Recently, most tents come with plastic or aluminium pegs and require a mallet to get it stuck firmly to the ground, it comes as an additional tool inside the tent bag. This is because most tent owners reportedly use their feet as a makeshift to get the plastic pegs into the ground.
Nevertheless, the inappropriate force from the foot makes the pegs lose their shape, thereby causing the tent to lose balance, this reason and more, necessitated the need for mallets to come as an additional tool in a tent.
If you are purchasing another tent and contemplating whether the tents come with mallets, The verdict is yes but it varies and it is dependent on the type of stakes that accompany it.
Contingent upon the tent and sort of patented installation pegs, it probably won’t be an impractical notion to replace them. This is because some of the mallets are not strong enough to get a tent peg into hard ground. (Low budget tents often come with mallets that are not usable in some campsites).
A high-quality tent comes with a highly effective mallet, You can affirm this by taking a look at the images drawn at the tent pack, reading the reviews, or checking the product description as it usually states everything that comes with it. If yours doesn’t come with a mallet, you can contact the Manufacturer to know if your tent has one.
A Tip for Newbies
In case you’re new to outdoor adventure or you’ve been out of the camping game for some time, the thought of what comes with a new tent must have crossed your mind.
Do I need to purchase a new mallet for easy installation of the tent or will the new tent come with one? Every tent should come with a mallet, regardless of whether you really need to utilize them or not. But, most simple beach tents rarely do, neither do they need one to get the tent installed.
Unfortunately, most tent producers list the packaged product weight without the weight of an included mallet, then go further to supply the least expensive hard mallets they can locate. The tent mallets that accompany most tents are outrageous, heavy and some can bend the pegs upon mounting the tent.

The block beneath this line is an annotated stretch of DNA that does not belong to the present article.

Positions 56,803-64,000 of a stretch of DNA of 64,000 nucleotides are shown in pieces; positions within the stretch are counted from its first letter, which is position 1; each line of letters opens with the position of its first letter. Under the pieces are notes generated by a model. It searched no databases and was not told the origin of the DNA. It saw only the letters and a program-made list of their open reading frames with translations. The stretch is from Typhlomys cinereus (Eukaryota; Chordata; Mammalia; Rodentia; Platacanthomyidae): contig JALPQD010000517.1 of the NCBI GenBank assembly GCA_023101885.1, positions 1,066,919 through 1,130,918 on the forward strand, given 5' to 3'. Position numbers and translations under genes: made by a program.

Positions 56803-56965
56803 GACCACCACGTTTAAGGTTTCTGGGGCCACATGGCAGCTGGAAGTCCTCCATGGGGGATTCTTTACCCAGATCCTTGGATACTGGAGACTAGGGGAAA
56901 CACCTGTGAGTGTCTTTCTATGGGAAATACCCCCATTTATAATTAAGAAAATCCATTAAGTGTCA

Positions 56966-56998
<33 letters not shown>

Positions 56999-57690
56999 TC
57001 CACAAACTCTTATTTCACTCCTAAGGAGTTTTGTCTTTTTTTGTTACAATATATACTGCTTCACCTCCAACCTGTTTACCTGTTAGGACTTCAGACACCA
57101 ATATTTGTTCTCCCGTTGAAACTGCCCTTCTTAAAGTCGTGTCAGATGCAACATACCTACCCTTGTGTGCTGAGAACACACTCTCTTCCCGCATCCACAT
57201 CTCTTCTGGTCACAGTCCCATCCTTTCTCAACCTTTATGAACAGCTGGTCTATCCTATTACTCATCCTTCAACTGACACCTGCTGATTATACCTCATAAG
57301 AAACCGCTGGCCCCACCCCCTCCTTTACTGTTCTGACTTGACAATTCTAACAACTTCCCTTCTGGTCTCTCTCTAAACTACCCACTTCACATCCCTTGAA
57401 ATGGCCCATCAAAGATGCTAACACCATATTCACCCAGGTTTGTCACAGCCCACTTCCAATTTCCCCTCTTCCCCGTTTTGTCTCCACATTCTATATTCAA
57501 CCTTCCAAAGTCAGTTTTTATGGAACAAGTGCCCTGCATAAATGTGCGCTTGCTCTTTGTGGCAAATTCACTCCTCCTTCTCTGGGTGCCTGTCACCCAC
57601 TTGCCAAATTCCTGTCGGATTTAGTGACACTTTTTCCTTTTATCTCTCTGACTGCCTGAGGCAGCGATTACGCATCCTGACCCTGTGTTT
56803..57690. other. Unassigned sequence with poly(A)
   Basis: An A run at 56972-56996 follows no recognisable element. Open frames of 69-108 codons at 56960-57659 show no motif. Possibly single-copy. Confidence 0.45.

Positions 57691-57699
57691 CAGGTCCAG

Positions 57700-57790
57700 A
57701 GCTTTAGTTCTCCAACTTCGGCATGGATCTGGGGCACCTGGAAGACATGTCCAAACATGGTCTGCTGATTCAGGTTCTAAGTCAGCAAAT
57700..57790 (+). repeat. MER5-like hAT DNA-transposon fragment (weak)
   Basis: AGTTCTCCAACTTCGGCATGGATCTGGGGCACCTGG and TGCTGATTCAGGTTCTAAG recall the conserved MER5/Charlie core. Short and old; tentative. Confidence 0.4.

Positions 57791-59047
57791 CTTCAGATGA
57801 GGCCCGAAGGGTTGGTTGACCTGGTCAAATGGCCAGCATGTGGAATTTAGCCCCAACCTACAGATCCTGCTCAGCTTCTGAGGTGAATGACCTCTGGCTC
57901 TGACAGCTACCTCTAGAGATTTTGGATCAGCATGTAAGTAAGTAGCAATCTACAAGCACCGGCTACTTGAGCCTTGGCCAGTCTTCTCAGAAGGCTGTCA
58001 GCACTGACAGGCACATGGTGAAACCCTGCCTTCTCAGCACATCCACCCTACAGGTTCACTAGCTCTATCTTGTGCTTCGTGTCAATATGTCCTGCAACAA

The odds that recently manufactured tents don’t come with mallets are few. But if you intend camping consistently, you should get better mallets to suit your needs. Another strategy that can be implemented to curb the disappointment of an ineffective mallet, is to opt for premium brands.
What Tents Come with Mallets?
Some Tent brands that come with mallets are:
- TetOn Sports
- Luna Bell tents
- Star bell tents
- Weekender Polyester Bell Tent
- Nova Air
How Do I Know What Mallet To Use?
As I said previously finding the right mallet for the type of camping you are doing it important. If you are camping at a site or within a field which will have soft ground or grassy land then a rubber mallet will be the most suitable.
This is to be able to give enough impact onto the head of the peg without damaging it, the rubber will protect the head of the peg from damage and is more child friendly.
If you are camping on rougher terrain during hikes, climbs and trails you may find you need something harder, more like a hammer than a mallet. You can find these in outdoor and camping stores. They are stronger, tougher and will create a direct impact with the peg into the rougher ground.
Something to note is that if you are going to more hard wearing and tough terrain check if your pegs are up to the task as you want to make sure your pegs can handle the ground and the mallet you choose to use.